I had the privilege to interview David Lee Summers. I met him at Phoenix Comicon and asked for his help in promoting my Kickstarter and since then have emailed each other several times. He is one of many writers I respect and look up to, hoping to one day match his level of success.
David has broke the mold of traditional writers by writing outside his genre and being quite successful at it. He is known for his Vampire tales and is currently doing a Steampunk western-era story. Join me in welcoming David and hearing the great advice he has to offer.
1. Tell us a bit about yourself.
When I was a kid, my parents used to take these amazing cross-country trips, which instilled in me a real love of history. I’m married and have two amazing children. I’ve been writing seriously since high school. I have a degree in astrophysics. My first job in astronomy was at an observatory on Nantucket, observing variable stars with a nineteenth century telescope. My second job was helping with site survey work for the telescope that would become the ALMA array. I was lured out of graduate school by a job maintaining and operating telescopes. I voluntarily left astronomy in 2001 and spent eight years as a full-time writer and editor. I returned to astronomy in 2009 when my one-time boss at Kitt Peak called and said they were having difficulty finding people qualified to operate the observatory’s telescopes. Besides astronomy and writing, I love to cook and explore new places.
2. Do you consider yourself a character driven writer, or a plot driven writer?
I usually start by creating and envisioning my protagonists and the people who surround them. I ask myself what drives them and what their immediate problem is at the beginning of a given story. Once I know that, I move into a phase of intensive plot development. I like to outline my stories and know where the characters are going and how the novel will end even before I start writing. In that sense, you could call me a plot-driven writer. However, my characters have been known to steer me away from my outline, and I’m happy to let them. That’s when I know my characters have taken on a life of their own.
3. What is your favorite sport and team?
I have to admit I’ve never been a big fan of spectator sports. I do watch the Olympics and the occasional football, basketball, and baseball game. I love to play basketball and volleyball, although I’ll admit I’m not great at either of them. I was actually asked to try out for my high school football team, but that probably speaks more to their desperation than any skill I had. At the time, they had more losses than any high school team in the country! I do have a soft spot for both the New Orleans Saints and the Seattle Seahawks, but that’s more related to my love of those cities than anything else
4. Where were you born, where did you grow up, and where do you live now?
I was born in Barstow, a small town in California’s high desert. I grew up in San Bernardino, California, where my dad worked for the Santa Fe Railroad. I left home for college in Socorro, New Mexico when I was 17. I’ve lived in Las Cruces, New Mexico since 1995. For the last six years, I’ve had a second residence at Kitt Peak, outside of Tucson, Arizona.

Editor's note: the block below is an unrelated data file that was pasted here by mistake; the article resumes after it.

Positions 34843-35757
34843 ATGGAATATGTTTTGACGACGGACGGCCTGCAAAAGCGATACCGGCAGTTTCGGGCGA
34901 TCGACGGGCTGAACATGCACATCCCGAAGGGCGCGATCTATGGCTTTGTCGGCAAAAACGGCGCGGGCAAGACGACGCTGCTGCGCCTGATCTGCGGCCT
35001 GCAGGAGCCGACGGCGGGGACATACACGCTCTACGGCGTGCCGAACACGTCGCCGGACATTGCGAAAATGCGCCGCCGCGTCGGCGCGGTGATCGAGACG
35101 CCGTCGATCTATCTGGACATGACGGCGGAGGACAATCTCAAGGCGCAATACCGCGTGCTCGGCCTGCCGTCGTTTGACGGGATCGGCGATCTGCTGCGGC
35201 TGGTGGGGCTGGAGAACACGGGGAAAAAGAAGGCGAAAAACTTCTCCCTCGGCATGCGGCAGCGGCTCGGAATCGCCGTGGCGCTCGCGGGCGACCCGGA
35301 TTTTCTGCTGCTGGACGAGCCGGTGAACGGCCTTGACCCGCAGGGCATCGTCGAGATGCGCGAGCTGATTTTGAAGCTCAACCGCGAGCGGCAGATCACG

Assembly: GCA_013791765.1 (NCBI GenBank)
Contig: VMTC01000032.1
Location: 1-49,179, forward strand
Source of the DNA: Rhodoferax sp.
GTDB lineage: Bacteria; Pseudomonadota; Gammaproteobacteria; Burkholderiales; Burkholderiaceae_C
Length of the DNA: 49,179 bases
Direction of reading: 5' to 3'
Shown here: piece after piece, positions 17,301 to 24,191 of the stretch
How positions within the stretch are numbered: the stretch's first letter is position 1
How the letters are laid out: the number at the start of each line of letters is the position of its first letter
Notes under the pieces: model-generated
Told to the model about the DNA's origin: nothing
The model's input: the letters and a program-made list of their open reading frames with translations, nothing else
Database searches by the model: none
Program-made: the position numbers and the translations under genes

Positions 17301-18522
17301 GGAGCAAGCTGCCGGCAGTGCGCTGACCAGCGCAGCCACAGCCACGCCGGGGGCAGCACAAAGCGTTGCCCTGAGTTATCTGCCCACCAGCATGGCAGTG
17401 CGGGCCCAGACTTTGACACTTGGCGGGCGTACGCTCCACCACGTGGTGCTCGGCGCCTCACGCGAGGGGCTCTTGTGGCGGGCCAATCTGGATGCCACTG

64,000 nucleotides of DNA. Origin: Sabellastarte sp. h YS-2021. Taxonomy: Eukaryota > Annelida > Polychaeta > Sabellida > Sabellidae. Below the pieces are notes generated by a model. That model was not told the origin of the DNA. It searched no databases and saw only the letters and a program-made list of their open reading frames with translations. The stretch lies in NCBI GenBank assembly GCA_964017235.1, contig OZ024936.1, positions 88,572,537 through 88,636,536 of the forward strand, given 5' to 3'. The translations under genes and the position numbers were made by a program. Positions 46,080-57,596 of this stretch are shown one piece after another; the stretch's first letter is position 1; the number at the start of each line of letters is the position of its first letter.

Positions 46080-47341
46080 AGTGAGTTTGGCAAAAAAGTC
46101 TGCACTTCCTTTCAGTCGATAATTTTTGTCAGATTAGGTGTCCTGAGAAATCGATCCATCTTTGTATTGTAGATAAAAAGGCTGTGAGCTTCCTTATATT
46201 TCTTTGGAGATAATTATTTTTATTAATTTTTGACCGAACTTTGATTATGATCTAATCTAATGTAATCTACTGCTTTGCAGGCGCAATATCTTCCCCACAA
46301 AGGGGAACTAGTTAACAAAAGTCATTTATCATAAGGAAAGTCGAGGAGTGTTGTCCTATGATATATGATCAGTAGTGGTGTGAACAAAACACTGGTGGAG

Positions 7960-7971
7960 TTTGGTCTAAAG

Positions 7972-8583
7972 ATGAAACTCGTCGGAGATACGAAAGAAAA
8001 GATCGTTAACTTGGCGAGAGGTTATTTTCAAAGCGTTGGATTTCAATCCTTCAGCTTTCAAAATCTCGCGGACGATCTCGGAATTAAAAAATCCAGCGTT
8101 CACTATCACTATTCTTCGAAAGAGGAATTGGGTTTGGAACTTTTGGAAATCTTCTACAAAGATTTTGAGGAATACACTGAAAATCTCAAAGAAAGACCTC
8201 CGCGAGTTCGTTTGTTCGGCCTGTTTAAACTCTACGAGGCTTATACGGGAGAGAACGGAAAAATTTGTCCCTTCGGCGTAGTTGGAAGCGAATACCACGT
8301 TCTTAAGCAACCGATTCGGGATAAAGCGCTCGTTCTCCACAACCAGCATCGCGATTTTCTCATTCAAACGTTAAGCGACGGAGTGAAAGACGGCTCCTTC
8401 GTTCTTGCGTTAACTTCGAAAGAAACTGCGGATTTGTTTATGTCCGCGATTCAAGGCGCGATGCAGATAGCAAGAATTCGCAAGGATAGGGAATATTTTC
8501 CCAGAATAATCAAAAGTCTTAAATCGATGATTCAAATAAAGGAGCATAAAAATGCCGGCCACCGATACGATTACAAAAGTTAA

5. If you could live anywhere in the world, where would it be and why?
That’s a tough question because there are a lot of places I would love to live at least for a while to really experience those places and get the feel of them: New Orleans, London, Glasgow, Munich, Athens, Tokyo — they all hold a very real fascination for me. That said, I’m really quite happy in Southern New Mexico. Las Cruces is small enough that I know my neighbors but big enough that they aren’t in my business. It’s a quiet town, but with enough things to do that I’m never really bored. We have an outstanding used bookstore called COAS and three great libraries. The climate has just enough variation to know there are seasons without going to extremes. So, yeah, if I were rich, I’d probably have homes all over the world, but the place I’d return to so I could recharge my batteries would be Las Cruces.
6. What writers inspire you?
Stephen King inspires me because he captures people and places better than many “literary” authors while at the same time scaring us. Anne Rice inspires me because of how well she views humanity through the lens of vampires. A. Bertram Chandler inspires me because of the way he mashed up the fictional Horatio Hornblower and the real William Bligh into the space captain John Grimes. John Nichols inspires me because he writes about people very much like my family and neighbors and shows me how it can be magical. Cherie Priest inspires me because she was the first author who showed me how much fun steampunk could be. I could go on and on with this list, but that’s a good start!
7. What is your favorite food, color, and ice cream flavor?
My favorite food is New Mexico red chile enchiladas, which are served flat or “pancake-style”, often with an egg on top. My favorite color is turquoise. My favorite ice cream flavor is mint chocolate chip.